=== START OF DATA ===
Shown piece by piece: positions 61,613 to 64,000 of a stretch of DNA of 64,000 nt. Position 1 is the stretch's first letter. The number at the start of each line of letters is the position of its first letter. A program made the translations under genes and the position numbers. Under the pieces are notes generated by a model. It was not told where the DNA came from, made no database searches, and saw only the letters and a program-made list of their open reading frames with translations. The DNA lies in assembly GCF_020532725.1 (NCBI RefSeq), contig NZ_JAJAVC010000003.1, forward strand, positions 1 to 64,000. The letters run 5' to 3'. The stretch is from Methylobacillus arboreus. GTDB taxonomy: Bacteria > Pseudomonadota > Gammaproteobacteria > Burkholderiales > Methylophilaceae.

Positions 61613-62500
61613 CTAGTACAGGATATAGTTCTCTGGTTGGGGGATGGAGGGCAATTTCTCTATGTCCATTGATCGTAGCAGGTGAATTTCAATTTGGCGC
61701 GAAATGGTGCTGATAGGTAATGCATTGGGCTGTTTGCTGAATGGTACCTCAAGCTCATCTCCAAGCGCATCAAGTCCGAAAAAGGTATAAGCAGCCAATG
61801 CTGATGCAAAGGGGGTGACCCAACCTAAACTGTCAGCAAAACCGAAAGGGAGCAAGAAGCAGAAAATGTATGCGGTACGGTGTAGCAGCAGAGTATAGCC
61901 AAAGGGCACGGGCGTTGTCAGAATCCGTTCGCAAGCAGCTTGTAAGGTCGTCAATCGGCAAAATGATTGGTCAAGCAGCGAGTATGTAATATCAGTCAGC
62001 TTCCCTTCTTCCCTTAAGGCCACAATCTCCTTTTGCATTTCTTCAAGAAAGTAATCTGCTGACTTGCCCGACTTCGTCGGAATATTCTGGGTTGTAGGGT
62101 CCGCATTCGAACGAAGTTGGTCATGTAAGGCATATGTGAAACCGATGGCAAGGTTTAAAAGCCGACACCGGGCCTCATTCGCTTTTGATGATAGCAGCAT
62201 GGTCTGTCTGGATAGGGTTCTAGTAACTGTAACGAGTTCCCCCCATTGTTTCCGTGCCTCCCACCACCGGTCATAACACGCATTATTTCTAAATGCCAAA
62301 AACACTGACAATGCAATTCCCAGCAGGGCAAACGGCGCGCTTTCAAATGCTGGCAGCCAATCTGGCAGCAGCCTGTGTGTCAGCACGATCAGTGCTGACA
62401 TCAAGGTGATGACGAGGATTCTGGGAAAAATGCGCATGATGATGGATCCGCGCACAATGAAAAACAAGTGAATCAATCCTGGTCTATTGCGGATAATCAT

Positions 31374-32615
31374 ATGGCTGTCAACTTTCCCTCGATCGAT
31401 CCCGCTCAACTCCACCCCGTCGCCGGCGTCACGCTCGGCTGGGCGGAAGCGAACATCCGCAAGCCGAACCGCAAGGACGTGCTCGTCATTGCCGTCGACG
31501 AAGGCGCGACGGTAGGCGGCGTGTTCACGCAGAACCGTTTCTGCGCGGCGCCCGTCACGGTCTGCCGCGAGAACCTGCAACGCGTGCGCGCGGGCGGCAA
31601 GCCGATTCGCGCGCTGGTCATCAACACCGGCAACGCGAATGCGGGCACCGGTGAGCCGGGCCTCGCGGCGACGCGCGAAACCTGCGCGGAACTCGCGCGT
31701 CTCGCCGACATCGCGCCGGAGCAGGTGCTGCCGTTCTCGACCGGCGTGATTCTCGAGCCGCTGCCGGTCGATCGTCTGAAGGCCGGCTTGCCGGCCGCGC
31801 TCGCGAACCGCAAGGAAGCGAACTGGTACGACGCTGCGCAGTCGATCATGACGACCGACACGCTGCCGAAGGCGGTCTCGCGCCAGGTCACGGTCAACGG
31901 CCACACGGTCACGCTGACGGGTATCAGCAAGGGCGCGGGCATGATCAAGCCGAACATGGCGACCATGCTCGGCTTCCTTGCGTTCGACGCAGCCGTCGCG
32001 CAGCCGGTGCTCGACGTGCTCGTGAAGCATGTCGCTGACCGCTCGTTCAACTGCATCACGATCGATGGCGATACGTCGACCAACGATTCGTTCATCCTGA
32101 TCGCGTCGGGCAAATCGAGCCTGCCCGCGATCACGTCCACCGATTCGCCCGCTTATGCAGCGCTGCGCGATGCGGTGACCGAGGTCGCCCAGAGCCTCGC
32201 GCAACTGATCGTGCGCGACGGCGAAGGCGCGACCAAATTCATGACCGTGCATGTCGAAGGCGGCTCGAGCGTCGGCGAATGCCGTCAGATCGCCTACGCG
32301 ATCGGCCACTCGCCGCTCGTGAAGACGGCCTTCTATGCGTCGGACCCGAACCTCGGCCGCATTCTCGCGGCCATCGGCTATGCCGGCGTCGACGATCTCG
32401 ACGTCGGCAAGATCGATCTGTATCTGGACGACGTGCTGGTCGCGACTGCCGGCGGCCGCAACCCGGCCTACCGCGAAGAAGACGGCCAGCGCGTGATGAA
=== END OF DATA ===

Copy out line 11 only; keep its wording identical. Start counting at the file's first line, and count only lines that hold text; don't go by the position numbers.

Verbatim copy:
62401 TCAAGGTGATGACGAGGATTCTGGGAAAAATGCGCATGATGATGGATCCGCGCACAATGAAAAACAAGTGAATCAATCCTGGTCTATTGCGGATAATCAT